1. Type in: curl --proto '=https' --tlsv1.2 -sSf https://sh.rustup.rs | sh and press Enter
  2. The installation script will display some information about the default settings for installation, as well as prompt for input.
  3. Type 1 and press Enter to proceed with the installation (default).
  4. When the installation is complete, you will receive confirmation and be at a blank command prompt again
  5. Before you can use cargo and other Rust-related commands, type in: source $HOME/.cargo/env and press Enter

Clone the Repository

Next, we download (clone) the files required to run the Blockstack Testnet node from the Blockstack Github repository.

At the terminal prompt:

  1. Type in: git clone https://github.com/blockstack/stacks-blockchain.git and press Enter

Create and Save the Keychain

Next, we generate a keychain using blockstack-cli that gives us our wallet addresses for STX and BTC. We will output this information to a file then view it rather than just running the command, as we will need to reference this information at different points in the process.

At the terminal prompt:

  1. Type in: npx [email protected] make_keychain -t > keychain.json and press Enter
    Note: there will be a lot of scrolling text as this command installs the node.js package first, then runs the make_keychain -t command afterward.
  2. To verify the file exists and view the contents, type in: cat keychain.json and press Enter
    Note: I am sharing these images as part of the zero to testnet series, but in mainnet (or 99.999% of other situations) you want keep these keys PRIVATE.

Request Tokens from the Faucet

Now that we have our wallet addresses, we can request test BTC ("tBTC") from the faucet. Normally this is done via the Testnet Faucet website, but since we do not have a GUI on Ubuntu Server, we can use curl instead.

Note: Since this method requires manually typing in the information anyway, another alternative is to navigate to the websites above and manually enter the btcAddress value. As part of this tutorial, I am going to keep things in scope of working directly from the VM.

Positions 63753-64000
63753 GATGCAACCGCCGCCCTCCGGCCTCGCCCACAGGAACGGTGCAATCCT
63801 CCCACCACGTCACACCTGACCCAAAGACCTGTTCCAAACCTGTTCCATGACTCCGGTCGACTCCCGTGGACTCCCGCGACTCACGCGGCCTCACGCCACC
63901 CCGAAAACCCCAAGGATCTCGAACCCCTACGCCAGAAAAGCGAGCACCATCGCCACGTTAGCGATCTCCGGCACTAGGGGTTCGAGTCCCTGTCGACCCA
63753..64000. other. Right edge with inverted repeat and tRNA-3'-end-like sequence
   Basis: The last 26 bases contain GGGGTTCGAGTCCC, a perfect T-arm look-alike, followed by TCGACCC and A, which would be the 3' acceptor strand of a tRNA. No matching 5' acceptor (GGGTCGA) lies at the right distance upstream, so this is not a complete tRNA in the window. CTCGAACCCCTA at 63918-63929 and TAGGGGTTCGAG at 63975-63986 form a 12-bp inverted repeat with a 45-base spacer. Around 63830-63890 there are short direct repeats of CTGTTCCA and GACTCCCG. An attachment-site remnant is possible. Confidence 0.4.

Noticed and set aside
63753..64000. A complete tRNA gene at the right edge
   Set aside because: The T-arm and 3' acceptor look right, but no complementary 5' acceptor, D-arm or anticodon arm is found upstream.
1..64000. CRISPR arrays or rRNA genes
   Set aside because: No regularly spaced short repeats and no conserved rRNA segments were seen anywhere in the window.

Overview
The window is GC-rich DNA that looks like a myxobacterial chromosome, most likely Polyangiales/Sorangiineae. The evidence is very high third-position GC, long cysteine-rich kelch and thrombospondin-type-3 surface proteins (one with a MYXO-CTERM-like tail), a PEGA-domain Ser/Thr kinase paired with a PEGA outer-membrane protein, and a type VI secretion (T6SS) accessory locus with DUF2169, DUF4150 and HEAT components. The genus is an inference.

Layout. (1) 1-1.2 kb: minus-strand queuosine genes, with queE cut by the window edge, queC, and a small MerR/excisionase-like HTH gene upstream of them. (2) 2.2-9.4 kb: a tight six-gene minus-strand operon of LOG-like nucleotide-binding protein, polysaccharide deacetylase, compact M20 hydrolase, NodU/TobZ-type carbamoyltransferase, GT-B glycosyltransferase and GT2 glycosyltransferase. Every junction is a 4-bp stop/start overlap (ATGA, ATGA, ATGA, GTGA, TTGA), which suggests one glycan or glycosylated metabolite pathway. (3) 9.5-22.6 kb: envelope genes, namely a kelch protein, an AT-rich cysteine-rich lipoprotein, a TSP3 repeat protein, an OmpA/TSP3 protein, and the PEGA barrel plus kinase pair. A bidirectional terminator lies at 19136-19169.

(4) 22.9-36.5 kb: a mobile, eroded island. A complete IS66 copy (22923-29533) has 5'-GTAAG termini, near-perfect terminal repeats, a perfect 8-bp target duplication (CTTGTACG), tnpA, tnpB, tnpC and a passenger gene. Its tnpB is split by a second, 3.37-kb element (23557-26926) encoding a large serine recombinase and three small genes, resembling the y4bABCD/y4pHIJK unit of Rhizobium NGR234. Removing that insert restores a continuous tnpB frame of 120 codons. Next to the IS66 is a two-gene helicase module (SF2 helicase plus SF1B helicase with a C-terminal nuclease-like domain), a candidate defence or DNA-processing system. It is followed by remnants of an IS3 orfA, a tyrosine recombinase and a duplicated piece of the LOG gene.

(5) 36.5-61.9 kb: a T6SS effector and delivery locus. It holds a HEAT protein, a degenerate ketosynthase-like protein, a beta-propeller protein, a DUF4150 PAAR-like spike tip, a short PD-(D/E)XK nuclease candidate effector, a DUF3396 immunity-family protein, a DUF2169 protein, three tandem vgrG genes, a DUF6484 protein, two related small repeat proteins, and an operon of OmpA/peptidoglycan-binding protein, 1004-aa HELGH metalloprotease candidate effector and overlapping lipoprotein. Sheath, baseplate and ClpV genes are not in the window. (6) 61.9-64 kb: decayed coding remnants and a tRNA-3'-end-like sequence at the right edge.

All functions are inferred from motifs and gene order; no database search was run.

At the terminal prompt:

  1. Type in: curl -X POST https://sidecar.staging.blockstack.xyz/sidecar/v1/faucets/btc\?address\=`jq -r '.keyInfo .btcAddress' keychain.json` and press Enter
    Note: the jq command is wrapped in back-ticks and takes the BTC address from the keychain file and inserts it into the request for you. You can also manually type the address, but if you miss a character, you won't get the tBTC!
  2. After pressing Enter, a JSON-formatted result will be displayed similar to the one below, if you see "success":true then the request was successful
  3. Wait about 1-2 minutes for the tBTC to arrive (☕ break)
  4. Download a copy of the argon miner configuration file, shown in this section of the docs, using a copy hosted on my GitHub page for AbsorbingChaos. Type in: curl https://raw.githubusercontent.com/AbsorbingChaos/bks-setup-miner/master/argon-miner-conf.toml --output $HOME/stacks-blockchain/testnet/stacks-node/conf/argon-miner-conf.toml and press Enter
  5. Replace the text for seed with your private key that we generated earlier, using a super fancy combination of Linux commands. Type in: sed -i "s/replace-with-your-private-key/`jq -r '.keyInfo .privateKey' keychain.json`/g" ./stacks-blockchain/testnet/stacks-node/conf/argon-miner-conf.toml and press Enter
    Note: pay special attention to the single quotes, double quotes, and back-ticks used in this command!
  6. Change to the ./stacks-blockchain directory so we can run the cargo command to start the miner, type in: cd ./stacks-blockchain and press Enter
  7. Run the miner using the configuration file we downloaded and edited from the commands above, type in: cargo testnet start --config ./testnet/stacks-node/conf/argon-miner-conf.toml and press Enter

Sit back and let the mining begin!